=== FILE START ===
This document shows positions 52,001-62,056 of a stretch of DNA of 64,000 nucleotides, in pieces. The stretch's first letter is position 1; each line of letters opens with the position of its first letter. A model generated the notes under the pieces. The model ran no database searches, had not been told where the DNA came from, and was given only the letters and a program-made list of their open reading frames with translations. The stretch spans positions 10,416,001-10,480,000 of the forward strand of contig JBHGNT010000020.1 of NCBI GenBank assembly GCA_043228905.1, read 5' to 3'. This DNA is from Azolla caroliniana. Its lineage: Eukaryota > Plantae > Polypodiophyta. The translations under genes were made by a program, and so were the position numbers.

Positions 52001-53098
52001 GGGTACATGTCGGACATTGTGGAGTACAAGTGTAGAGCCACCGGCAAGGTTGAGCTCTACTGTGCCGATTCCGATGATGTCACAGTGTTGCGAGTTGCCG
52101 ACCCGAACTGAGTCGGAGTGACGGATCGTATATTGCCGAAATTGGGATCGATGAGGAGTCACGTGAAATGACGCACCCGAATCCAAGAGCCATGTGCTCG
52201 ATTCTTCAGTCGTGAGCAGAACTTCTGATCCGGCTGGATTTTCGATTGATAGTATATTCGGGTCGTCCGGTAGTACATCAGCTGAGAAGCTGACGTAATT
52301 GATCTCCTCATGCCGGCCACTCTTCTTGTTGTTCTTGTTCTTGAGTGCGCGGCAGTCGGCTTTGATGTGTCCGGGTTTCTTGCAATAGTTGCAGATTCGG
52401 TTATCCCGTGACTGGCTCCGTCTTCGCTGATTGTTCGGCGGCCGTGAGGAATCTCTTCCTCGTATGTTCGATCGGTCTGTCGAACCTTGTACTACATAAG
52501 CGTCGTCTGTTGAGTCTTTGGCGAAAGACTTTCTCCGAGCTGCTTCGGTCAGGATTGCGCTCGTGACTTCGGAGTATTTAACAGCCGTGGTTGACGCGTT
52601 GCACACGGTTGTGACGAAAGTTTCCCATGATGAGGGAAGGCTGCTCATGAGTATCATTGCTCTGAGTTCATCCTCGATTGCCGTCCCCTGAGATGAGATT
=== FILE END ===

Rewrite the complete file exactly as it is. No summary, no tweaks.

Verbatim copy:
This document shows positions 52,001-62,056 of a stretch of DNA of 64,000 nucleotides, in pieces. The stretch's first letter is position 1; each line of letters opens with the position of its first letter. A model generated the notes under the pieces. The model ran no database searches, had not been told where the DNA came from, and was given only the letters and a program-made list of their open reading frames with translations. The stretch spans positions 10,416,001-10,480,000 of the forward strand of contig JBHGNT010000020.1 of NCBI GenBank assembly GCA_043228905.1, read 5' to 3'. This DNA is from Azolla caroliniana. Its lineage: Eukaryota > Plantae > Polypodiophyta. The translations under genes were made by a program, and so were the position numbers.

Positions 52001-53098
52001 GGGTACATGTCGGACATTGTGGAGTACAAGTGTAGAGCCACCGGCAAGGTTGAGCTCTACTGTGCCGATTCCGATGATGTCACAGTGTTGCGAGTTGCCG
52101 ACCCGAACTGAGTCGGAGTGACGGATCGTATATTGCCGAAATTGGGATCGATGAGGAGTCACGTGAAATGACGCACCCGAATCCAAGAGCCATGTGCTCG
52201 ATTCTTCAGTCGTGAGCAGAACTTCTGATCCGGCTGGATTTTCGATTGATAGTATATTCGGGTCGTCCGGTAGTACATCAGCTGAGAAGCTGACGTAATT
52301 GATCTCCTCATGCCGGCCACTCTTCTTGTTGTTCTTGTTCTTGAGTGCGCGGCAGTCGGCTTTGATGTGTCCGGGTTTCTTGCAATAGTTGCAGATTCGG
52401 TTATCCCGTGACTGGCTCCGTCTTCGCTGATTGTTCGGCGGCCGTGAGGAATCTCTTCCTCGTATGTTCGATCGGTCTGTCGAACCTTGTACTACATAAG
52501 CGTCGTCTGTTGAGTCTTTGGCGAAAGACTTTCTCCGAGCTGCTTCGGTCAGGATTGCGCTCGTGACTTCGGAGTATTTAACAGCCGTGGTTGACGCGTT
52601 GCACACGGTTGTGACGAAAGTTTCCCATGATGAGGGAAGGCTGCTCATGAGTATCATTGCTCTGAGTTCATCCTCGATTGCCGTCCCCTGAGATGAGATT